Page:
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David Lay

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  • Gender
    Male
  • Interests
    Celtic - Irish & Scotish
  • Location
    Maine, USA

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  1. Should be OK for a good length of time. It's not like polystyrene or polyisocyanurate plastic foams. It's also relatively inert with no leaching solvents or evaporating plasticizers.
  2. If I only had 5mm panels, I would expect to laminate pieces together to get the thickness needed for some components. Walnut is quite dense, which will affect how you attach lever posts and otherwise detail the project. I wonder, though, how using only a dense hardwood will affect the sound.
  3. Has anyone got an active link to share for Sandylaneman?
  4. This is what I used but at 1/8" (3mm) nominal thickness. The 1/8" material appears to be unavailable from this seller. I had another's product run out and switched makers to find that the definition of what you get as neoprene varies. I have had best success with the kind that is more firm than "squishy". ("Foam" vs. "sponge" in the Amazon descriptions, perhaps??) https://www.amazon.com/gp/aw/d/B07WVQF1DF?psc=1&ref=ppx_pop_mob_b_asin_title I put the sticky side of the neoprene to the velvet because it can be tricky controlling the amount of spray adhesive applied. If you use too much, it soaks through ruining the facing. The peel-and-stick surface is better for this, so I use spray adhesive to bond the wrapped edges. Note that in my experience, rubber adhesives eventually weaken; however, my oldest case is 4 years old and still good.
  5. I have used velvet fabric laminated to 1/8" neoprene peel-and-stick sheets. The velvet is all synthetic - probably polyester. I have been using spray-glue to hold folded-over edges and then hot glue to hold the pieces in place. Corner blocks are wood with neoprene on the sides that contact the instrument. I like Alex's suede choice - should last forever!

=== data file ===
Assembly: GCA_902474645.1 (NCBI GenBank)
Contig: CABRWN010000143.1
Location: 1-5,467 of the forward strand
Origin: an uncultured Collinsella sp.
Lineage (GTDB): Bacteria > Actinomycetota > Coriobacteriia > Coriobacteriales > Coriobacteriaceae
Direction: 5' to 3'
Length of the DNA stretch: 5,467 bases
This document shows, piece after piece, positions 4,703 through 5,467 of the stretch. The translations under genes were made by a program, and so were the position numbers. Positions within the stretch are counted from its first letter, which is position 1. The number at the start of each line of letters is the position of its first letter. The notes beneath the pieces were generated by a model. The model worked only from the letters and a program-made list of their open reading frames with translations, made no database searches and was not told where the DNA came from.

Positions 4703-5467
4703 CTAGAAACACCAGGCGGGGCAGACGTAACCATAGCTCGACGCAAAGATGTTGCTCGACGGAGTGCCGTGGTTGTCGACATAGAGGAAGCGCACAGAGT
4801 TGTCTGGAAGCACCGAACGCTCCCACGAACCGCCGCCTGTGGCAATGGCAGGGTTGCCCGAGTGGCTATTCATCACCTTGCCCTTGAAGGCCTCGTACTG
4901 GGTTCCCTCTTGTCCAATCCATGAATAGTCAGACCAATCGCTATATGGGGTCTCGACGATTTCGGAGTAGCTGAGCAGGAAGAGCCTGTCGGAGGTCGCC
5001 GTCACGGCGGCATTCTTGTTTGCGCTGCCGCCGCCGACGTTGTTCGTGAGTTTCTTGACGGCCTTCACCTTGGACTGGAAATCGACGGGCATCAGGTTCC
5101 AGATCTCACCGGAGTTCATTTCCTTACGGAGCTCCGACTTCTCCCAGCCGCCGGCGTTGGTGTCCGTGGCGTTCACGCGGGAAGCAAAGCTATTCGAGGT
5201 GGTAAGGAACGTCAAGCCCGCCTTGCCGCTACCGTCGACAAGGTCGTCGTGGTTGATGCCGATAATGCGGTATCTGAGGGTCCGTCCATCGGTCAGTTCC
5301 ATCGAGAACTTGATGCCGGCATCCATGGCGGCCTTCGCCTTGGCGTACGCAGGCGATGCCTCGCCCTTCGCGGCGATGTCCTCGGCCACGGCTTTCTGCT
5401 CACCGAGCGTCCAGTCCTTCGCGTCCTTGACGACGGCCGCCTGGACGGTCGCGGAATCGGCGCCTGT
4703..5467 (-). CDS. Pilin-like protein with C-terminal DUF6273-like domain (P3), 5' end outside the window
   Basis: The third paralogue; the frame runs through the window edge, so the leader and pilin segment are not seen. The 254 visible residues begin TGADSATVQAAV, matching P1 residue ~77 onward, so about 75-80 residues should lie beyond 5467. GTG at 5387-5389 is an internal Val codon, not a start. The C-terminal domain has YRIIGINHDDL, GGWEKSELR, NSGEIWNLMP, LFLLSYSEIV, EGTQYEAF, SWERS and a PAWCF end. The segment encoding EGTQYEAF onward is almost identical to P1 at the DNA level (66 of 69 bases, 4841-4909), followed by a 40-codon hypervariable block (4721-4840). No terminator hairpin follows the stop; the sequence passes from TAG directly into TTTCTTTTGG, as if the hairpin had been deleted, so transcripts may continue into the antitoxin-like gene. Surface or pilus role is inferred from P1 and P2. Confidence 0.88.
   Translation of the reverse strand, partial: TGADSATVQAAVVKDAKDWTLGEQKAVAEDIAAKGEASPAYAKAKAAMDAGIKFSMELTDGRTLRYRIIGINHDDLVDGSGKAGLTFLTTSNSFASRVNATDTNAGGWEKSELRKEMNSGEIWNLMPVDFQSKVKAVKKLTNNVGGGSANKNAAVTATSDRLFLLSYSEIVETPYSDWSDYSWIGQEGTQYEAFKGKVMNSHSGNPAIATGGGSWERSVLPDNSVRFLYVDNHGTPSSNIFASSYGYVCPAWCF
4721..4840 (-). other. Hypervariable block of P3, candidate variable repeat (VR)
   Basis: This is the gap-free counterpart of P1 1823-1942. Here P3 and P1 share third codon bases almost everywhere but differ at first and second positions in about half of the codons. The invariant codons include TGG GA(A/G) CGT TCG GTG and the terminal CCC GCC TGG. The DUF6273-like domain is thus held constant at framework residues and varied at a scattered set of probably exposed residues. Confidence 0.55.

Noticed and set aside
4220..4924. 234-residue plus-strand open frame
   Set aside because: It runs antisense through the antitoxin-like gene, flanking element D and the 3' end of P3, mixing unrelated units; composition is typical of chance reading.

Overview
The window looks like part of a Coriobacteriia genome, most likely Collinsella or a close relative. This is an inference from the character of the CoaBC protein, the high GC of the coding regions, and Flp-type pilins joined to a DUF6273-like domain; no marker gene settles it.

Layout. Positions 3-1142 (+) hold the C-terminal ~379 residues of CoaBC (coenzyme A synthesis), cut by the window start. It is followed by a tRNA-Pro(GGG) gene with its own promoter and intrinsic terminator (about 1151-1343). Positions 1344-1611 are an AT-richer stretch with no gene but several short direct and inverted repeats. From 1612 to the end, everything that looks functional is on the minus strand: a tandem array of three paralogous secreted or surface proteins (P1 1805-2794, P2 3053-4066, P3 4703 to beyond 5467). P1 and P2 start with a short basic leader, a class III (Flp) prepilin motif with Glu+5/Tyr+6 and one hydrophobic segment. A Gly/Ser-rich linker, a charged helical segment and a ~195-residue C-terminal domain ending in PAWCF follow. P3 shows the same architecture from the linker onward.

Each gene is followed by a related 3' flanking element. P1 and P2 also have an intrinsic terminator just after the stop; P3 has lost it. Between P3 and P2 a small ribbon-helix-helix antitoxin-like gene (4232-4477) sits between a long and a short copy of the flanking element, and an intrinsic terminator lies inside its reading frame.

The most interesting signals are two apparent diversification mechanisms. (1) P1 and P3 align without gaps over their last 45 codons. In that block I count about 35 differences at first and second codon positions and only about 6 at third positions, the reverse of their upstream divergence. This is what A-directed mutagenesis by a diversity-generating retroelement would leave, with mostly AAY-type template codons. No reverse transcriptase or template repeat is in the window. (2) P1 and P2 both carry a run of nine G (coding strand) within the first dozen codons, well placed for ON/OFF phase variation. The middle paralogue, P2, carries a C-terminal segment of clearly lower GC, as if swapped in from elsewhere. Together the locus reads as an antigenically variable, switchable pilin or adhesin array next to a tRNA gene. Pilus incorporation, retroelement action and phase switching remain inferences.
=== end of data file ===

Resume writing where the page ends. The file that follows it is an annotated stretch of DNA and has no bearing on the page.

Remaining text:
6. Shoe polish for the discoloration! (I use a soft polyester buffing towel on my knee. I simply thought it would be a good idea. They are sold in automobile part stores/ departments.)
  7. ?? I understand the third C#''. --Still not sure a third D' is an enhancement. I think I would appreciate a D an octave lower in place of the deleted F. An F# an octave lower would also be interesting to try.
  8. Morse has stopped making instruments just this year. AC Norman: http://www.acnorman.co.uk/
  9. Here is Bob Tedrow's short lesson. https://www.facebook.com/Robert.Earl.Tedrow/videos/592850942546296/?idorvanity=2240273277
  10. Different makers take different approaches, of course. The Button Box let me know that they had others make their end grilles. Other components like bellows might also be contracted to others. Reeds are more often purchased from a factory to keep the amount of hand-work down. If a maker works at it, making or having others make each component in batches, then the time required is really one of component assembly. (Just like Eli Whitney's muskets!) You can generally tell by the price, the wait time, and by how much customization is offered which makers do all the work in-house.
  11. I sought a lower tuned instrument a few years back. Used would be a great find; maybe you will still find one. New seemed more likely to be successful to me. I found only two makers with endurable wait lists. Morse has recently stopped production on their minus-1 octave C/G "baritone", however. (It is confusing to me what defines a tenor, baritone or bass instrument. Maybe a tenor is a G/D?) The other maker was A.C. Norman. He makes a minus 1 octave C/G "baritone" and a minus-1 octave G/D "bass". (Minus 1-1/2 octaves from a typical C/G.)
  12. That would be 3.4%. I suspect the importer added some processing fees as UPS did for me to bring your total up from 2.7%. Mine had $40 added.
  13. The dollar is high and so advantageous for US buyers though it appears to be trending down from a few weeks ago.
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